Surgery in metastatic renal cell carcinoma

  • Volkan İzol
  • Bülent Soyupak

Bull Urooncol 2011;10(3):36-40

The primary aim of this article is to discuss the role of surgery such as cytoreductive nephrectomy and/or metastasectomy in the management of metastatic renal cell carcinoma.

Up to 30% of patients with kidney cancer have metastatic disease and 30% of those treated for locally or locally advanced disease will progress to metastases. Cytotoxic chemotherapy and hormonal therapies or in combinations are ineffective in treating patients with metastatic renal cell carcinoma. A multimodal approach consisting of cytoreductive nephrectomy, metastasectomy and systemic therapy including cytokines and targeted molecules have improved the overall progression-free survival and quality of life in a selected group of patients with metastatic renal cell carcinoma.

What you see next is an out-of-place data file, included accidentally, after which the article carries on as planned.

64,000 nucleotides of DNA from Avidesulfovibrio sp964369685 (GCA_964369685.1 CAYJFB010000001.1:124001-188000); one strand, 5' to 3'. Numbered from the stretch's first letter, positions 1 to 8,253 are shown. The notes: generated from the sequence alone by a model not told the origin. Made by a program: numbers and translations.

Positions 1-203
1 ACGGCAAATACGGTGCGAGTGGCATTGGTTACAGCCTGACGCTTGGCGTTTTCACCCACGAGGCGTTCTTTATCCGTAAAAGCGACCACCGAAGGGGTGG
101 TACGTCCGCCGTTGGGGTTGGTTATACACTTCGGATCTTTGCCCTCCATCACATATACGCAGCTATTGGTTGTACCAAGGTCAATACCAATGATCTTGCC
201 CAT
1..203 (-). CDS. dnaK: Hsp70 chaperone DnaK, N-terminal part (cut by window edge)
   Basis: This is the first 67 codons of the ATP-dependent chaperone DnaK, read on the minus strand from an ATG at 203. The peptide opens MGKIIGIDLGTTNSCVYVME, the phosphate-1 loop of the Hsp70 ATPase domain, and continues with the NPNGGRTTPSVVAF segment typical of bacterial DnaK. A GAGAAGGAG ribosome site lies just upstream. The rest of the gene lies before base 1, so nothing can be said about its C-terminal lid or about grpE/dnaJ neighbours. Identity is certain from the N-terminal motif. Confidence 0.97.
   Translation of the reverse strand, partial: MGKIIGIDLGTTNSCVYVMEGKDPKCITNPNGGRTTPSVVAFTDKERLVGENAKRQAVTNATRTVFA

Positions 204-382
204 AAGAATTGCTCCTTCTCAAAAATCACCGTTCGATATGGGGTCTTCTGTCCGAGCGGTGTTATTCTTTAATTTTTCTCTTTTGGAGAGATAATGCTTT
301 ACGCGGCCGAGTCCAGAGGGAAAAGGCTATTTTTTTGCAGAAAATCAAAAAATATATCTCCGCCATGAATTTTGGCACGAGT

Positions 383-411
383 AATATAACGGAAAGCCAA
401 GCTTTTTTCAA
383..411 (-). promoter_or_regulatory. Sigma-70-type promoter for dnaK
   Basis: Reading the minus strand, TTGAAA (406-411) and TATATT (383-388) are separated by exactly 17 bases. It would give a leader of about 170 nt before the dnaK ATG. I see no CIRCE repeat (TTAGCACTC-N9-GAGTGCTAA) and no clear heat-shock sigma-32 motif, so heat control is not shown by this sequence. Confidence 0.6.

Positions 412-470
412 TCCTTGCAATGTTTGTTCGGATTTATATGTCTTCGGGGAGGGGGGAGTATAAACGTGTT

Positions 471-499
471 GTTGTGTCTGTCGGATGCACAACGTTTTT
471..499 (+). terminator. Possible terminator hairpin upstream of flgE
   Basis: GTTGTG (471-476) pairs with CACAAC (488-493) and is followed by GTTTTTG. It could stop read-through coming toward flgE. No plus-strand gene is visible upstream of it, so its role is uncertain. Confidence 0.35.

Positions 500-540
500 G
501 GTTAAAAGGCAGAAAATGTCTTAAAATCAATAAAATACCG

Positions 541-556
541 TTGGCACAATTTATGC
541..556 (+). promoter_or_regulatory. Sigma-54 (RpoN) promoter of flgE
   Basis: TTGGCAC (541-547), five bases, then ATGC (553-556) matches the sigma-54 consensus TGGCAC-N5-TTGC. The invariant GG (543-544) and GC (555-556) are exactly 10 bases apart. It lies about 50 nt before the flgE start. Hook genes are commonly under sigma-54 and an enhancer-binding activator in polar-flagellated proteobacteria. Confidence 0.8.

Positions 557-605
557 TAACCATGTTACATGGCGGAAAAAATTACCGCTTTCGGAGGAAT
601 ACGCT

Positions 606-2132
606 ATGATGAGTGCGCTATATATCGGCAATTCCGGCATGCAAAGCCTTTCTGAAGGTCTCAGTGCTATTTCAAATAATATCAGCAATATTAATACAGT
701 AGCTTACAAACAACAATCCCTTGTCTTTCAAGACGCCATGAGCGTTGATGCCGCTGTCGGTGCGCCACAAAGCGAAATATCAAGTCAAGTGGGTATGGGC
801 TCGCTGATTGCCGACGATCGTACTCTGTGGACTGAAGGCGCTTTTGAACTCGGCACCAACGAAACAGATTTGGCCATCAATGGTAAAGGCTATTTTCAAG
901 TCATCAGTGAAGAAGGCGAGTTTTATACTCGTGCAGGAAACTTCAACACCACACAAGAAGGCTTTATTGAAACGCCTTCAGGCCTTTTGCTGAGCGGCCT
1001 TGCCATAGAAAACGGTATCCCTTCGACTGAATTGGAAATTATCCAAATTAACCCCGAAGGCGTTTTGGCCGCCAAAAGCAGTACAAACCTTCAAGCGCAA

Surgical intervention in the patients with metastatic renal cancer can ocur two settings:1. to render a paitent clinically free of all sites of primary disease and metastases, defined nephrectomy/ metastasectomy, or 2. to resect the primary tumor in the face of unresectable metastatic disease prior to the iniation of systemic therapy, termed cytoreductive nephrectomy.

Patient selection factors including performance status, low haemoglobin, high lactate dehydrogenase, high corrected serum calcium are associated with survival time in both medically and surgically treated patients with metastatic renal cancer.

Keywords: renal cancer, cytoreductive nephrectomy, metastasectomy